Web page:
Thursday, August 5, 2010

QR codes at Metro Transit stops

I have been a fan of Metro Transit's NexTrip system, which receives data from Global Positioning System sensors installed on buses in the Twin Cities and tries to calculate bus arrival times for stops along each route. It can be accessed from a computer or a mobile phone that has a web browser built in (generally smartphones, but it should work with many not-so-smart phones too). It has its problems, but when it works correctly, it gives a transit rider much more confidence in the region's bus and train system.

In recent months, I've been wondering if the NexTrip system could be made easier to use. I have had problems when I've wanted to just get a quick idea of when the next bus will arrive, since I usually have to navigate to the NexTrip main page, then select the bus route, followed by a bus direction -- and then I have to choose the stop. With the way it's currently designed, each one of these actions requires talking to a web server -- and while the NexTrip website is relatively stripped-down, it does transfer a lot more data than it really needs to, which makes it fairly slow.

It would be much better if there was a shortcut. In fact, I have created a few bookmarks on my phone so I can cut out the action of selecting the bus route number, but do I really want to go through and make a bookmark for each individual bus stop that I use regularly? Not really.

My best thoughts have revolved around the use of QR codes. These could be generated for each bus stop and put on a sign at each stop.

To demonstrate this a little, I'll use a URL that the NexTrip site generates for me if I make a bookmark. The following URL is for bus route 3, eastbound, at the intersection of Hamline and Como Ave:

That's kind of a mess, isn't it? And here's the QR code you'd get if you used that long URL:

Okay, that's alright, but it's bigger than it needs to be. Also, if anyone wanted to type in the URL themselves, you wouldn't be able to fit the original URL onto a sign. The amount of information you need is very small -- simply the route number, the direction it's going (north, east, south, or west), and the 4-letter code of the bus stop ("HLCO" in the case above).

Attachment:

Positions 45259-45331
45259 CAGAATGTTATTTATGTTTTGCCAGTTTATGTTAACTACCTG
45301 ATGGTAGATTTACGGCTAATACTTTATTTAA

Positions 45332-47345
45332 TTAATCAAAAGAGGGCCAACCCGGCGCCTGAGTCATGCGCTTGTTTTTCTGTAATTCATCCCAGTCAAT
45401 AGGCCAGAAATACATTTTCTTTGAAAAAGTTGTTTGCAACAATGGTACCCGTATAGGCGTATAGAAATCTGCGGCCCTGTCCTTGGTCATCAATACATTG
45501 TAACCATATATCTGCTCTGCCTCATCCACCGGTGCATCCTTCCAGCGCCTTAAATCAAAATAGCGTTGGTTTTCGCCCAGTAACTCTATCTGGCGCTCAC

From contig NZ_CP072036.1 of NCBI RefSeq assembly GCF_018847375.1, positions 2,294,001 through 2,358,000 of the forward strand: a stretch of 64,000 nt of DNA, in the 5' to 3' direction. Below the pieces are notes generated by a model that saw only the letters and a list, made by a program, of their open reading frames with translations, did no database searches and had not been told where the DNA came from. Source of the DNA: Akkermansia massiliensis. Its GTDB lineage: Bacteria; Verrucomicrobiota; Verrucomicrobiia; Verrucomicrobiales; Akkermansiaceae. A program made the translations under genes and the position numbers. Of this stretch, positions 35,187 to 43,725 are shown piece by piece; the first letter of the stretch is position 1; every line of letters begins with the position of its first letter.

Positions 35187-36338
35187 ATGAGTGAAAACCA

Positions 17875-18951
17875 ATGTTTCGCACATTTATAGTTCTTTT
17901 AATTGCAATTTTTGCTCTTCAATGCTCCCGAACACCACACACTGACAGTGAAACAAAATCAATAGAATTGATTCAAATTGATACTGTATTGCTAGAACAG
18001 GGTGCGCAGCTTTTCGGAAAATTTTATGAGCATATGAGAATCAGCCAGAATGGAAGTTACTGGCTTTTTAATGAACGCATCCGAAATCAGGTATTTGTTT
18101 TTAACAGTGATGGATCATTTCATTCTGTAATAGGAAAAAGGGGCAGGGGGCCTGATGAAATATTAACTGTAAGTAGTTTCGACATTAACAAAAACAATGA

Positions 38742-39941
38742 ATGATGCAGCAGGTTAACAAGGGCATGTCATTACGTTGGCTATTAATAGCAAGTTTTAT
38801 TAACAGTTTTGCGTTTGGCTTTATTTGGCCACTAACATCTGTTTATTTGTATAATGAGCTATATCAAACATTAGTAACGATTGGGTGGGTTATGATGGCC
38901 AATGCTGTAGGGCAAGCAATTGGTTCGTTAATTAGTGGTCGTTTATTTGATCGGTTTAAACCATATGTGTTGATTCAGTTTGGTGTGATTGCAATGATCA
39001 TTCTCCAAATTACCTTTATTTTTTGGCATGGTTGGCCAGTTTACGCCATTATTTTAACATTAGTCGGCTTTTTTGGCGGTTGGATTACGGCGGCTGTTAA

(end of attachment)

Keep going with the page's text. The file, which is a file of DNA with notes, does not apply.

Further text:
Metro Transit could really make use of URL shortening. They could probably start a site named something like "" (the ".mn" top-level domain is owned by Mongolia, but several things in Minnesota use it, like the state senate and the Star Tribune's I'd envision shortening the URL something like this: for the earlier stop I looked at. And here's what the corresponding QR code would look like:

Well, I suppose that doesn't look a whole lot different, but I figure that the lower amount of data encoded in that image will make it easier for cameraphones to read, especially after signs get dirtied up from living in the real world.

Now, there are several problems with this idea:
  1. Will riders know what these things are? Who knows. This is a commonly-used technology in Japan, but it hasn't really caught on in the U.S. One good thing about QR codes is they are pretty easy to identify after you've seen them a few times -- they've got three distinctive squares along the left and the top two corners and in the bottom left -- but educating people about them might prove challenging.

  2. Will riders have phones that can interpret these symbols? Another open question. iPhones, Android phones, and (I presume) Blackberry phones should be able to handle these codes just fine. Other phones will probably be hit-and-miss.

  3. Will riders be able to use the website? I wish I knew. Considering that transit riders often can't afford more expensive phones or the data plans to go along with them, it would probably only benefit a modest percentage of riders. However, smartphones are becoming more and more popular each year.

  4. How likely is it that signs will be where people need them? Unfortunately, my gut feeling is that getting signs deployed to bus stops would be the biggest challenge. I think if Metro Transit had the money for something like this, we would have seen bus stops with signs for the routes they serve a long time ago. However, I think the public would get behind this idea -- if someone came up with a way to buy or make the signs cheaply, I think there would be many community members willing to put their time or money into acquiring the signs and having them put up.

  5. If all that stuff happens, will this thing actually work? Unfortunately, my results with using the NexTrip site have been mixed. Sometimes there isn't any data for the bus I want to take, so it may appear that the bus is not running at all. Also just because a bus is late now doesn't mean it will be late five minutes from now (or vice-versa). If people trust the site too much, they will probably become disappointed in the concept. (However, the only way to get around that, in my estimation, is to run buses much more frequently so that the schedule basically doesn't matter. Unless a magic source of funding appears, that's not likely to happen, so I think it's best to make the best use of what we've got until things get better).